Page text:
Increasingly, standing out in the 2021 digital environment requires creating thought leadership content. B2B companies that are thought leaders can drive conversations and effect real change within their industries.

But what exactly does thought leadership mean?

According to Edelman’s 2020 B2B Thought Leadership Impact Study, it means the “ability to produce timely, thought-provoking” content that captures “customers’ attention and [turns] that attention into positive results.” Essentially, it means developing a reputation for novel thinking and expertise that begins conversations, moves existing conversations in new directions, or shapes industry narratives in ways competitors cannot match.

But there is a big difference between talking about thought leadership and doing it. And doing thought leadership wrong can backfire against an organisation.

Room to Improve

Thought leadership has become a bit of a buzzword, but genuine innovation in the space is still rare. Edelman partnered with LinkedIn to survey 3,275 decision-makers in business around the globe. 88% said that thought leadership made a serious difference in their perception of an organization. But only 17% rated the quality of what they saw as excellent or very good.

The upside of this statistic is that there is room for improvement. And improvement could have a real impact on bottom lines.

Audiences Want Thought Leadership

Even in the world of sports, audiences are hungry for leadership that addresses societal impact. Deloitte, in their 2021 Outlook for the U.S. Sports Industry, identified social justice and the larger role leagues play in society as 1 of the top 3 issues facing the industry. Kantar Sports MONITOR’s 2021 Fan Engagement Study identified social justice issues and female empowerment as big opportunities for engagement with sports audiences, 88% of whom reported wanting female athletes to be role models for young women.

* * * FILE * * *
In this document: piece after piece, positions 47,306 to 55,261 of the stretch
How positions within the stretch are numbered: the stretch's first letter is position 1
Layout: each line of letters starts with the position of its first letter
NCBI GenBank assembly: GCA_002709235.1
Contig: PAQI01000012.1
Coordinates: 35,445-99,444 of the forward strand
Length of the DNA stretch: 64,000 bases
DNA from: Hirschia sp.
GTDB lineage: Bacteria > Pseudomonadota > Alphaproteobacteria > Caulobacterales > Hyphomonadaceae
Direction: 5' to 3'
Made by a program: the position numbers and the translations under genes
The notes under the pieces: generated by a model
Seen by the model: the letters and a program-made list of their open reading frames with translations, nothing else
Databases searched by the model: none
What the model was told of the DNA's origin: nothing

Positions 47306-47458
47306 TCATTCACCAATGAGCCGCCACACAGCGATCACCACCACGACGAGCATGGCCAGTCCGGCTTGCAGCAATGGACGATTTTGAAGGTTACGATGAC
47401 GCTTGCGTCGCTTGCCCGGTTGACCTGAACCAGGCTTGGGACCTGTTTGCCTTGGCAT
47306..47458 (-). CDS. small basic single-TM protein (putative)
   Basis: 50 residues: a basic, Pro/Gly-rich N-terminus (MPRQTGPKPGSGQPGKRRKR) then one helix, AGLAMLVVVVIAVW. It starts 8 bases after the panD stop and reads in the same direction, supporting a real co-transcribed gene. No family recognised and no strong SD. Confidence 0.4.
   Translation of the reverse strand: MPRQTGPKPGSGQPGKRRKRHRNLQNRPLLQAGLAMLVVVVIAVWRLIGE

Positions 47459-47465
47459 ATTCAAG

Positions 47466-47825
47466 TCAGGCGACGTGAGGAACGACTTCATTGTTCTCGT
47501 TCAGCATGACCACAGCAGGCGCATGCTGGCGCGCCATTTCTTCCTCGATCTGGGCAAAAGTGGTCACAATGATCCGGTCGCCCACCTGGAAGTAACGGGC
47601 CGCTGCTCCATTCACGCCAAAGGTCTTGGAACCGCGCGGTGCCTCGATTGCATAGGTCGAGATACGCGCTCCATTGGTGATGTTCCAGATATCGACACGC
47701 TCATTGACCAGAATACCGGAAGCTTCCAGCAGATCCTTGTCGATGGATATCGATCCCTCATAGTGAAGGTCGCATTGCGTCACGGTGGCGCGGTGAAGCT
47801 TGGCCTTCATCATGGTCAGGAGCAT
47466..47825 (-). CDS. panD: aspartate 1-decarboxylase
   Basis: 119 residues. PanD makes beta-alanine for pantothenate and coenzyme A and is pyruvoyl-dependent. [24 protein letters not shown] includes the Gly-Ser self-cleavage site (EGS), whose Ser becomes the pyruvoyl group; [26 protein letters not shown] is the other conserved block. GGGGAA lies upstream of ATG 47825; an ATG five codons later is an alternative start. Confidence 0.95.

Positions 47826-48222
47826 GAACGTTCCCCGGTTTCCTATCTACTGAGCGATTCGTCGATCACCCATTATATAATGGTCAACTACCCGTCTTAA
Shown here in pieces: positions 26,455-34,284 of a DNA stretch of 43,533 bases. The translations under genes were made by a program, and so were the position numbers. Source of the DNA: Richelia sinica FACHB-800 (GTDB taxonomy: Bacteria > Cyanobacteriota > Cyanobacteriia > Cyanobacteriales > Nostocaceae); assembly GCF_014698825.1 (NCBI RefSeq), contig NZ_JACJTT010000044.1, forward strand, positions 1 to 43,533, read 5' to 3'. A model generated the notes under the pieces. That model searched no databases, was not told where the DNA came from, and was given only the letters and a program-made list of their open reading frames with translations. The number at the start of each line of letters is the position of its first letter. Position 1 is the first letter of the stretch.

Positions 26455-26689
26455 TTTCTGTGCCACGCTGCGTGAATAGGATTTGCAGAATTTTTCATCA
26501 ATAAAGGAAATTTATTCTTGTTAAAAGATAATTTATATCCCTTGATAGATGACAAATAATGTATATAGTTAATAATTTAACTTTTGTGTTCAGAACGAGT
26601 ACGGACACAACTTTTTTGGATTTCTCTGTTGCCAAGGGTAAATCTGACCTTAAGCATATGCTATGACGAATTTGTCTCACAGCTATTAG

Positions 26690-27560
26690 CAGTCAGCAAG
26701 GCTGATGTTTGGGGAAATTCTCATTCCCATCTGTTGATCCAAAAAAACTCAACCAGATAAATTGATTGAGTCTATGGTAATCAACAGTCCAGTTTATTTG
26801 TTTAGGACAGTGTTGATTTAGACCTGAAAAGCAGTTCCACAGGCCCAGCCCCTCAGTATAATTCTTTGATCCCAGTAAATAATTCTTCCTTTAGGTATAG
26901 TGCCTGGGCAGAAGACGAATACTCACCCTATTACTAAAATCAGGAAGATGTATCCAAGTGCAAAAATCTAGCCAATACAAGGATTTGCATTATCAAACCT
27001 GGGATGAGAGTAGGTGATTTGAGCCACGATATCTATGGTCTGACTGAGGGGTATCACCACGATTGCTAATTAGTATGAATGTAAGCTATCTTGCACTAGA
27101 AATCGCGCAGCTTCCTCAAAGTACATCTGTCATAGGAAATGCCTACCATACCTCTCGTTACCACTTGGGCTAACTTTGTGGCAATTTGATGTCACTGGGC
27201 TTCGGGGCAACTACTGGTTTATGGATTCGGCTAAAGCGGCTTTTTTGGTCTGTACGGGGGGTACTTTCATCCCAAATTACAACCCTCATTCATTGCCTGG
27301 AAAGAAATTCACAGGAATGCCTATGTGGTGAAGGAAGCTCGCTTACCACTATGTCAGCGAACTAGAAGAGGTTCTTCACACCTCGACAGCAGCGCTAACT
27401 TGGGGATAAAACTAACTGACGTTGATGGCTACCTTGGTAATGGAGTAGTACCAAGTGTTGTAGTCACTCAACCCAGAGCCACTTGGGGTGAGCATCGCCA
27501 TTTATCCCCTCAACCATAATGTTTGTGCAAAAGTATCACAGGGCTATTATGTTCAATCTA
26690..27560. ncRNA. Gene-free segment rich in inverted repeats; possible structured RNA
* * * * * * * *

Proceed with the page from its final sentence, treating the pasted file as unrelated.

It’s not just sports. Younger demographics increasingly want to know that brands understand their impact on the world. They want companies to speak frankly about serious issues.

But there’s a fine line.

Brands need to tread carefully to balance the competing desires of their audience. They do not want to risk alienating anyone. Saying nothing could offend some people. Making a stand could offend others.

The best course for most B2B businesses is staying in their lane. When you speak about topics outside your experience, you are more likely to make mistakes. Thought leadership can and should focus on what matters to your industry. Phillips creates innovative content about improving healthcare outcomes at lower costs. GE paints an optimistic future powered by technological innovation.

You can say something important without offending people. When an issue does touch your industry, you should address it forthrightly. Communicate what you stand for, rather than what you stand against, and make sure you understand the risks and gains that come with your message.

Know Your Audience

But how do you know when your audience wants to hear from you and when they don’t? How do you know if your audience wants you to take a strong stand on a topic or avoid it entirely? How do you know what messages your audience will receive well?

Market research.